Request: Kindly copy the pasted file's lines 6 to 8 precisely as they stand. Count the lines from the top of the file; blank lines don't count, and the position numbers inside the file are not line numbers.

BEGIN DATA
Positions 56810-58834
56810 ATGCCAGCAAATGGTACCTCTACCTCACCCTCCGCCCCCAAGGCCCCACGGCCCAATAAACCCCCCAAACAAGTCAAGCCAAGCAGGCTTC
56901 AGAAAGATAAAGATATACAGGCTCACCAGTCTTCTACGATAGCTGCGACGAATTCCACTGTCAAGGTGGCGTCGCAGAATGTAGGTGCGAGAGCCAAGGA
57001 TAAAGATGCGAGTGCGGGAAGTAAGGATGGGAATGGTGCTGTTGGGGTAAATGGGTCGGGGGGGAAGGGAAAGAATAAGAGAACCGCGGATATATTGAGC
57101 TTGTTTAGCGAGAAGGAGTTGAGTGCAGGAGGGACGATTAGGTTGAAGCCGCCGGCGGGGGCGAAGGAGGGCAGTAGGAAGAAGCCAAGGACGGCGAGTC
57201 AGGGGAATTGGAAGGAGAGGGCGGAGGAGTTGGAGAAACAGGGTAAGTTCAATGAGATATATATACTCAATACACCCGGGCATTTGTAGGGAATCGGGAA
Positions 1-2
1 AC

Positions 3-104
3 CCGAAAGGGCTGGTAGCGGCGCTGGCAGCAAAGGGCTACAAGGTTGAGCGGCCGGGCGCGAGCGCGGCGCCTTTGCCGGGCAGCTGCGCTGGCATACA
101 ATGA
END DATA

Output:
57201 AGGGGAATTGGAAGGAGAGGGCGGAGGAGTTGGAGAAACAGGGTAAGTTCAATGAGATATATATACTCAATACACCCGGGCATTTGTAGGGAATCGGGAA
Positions 1-2
1 AC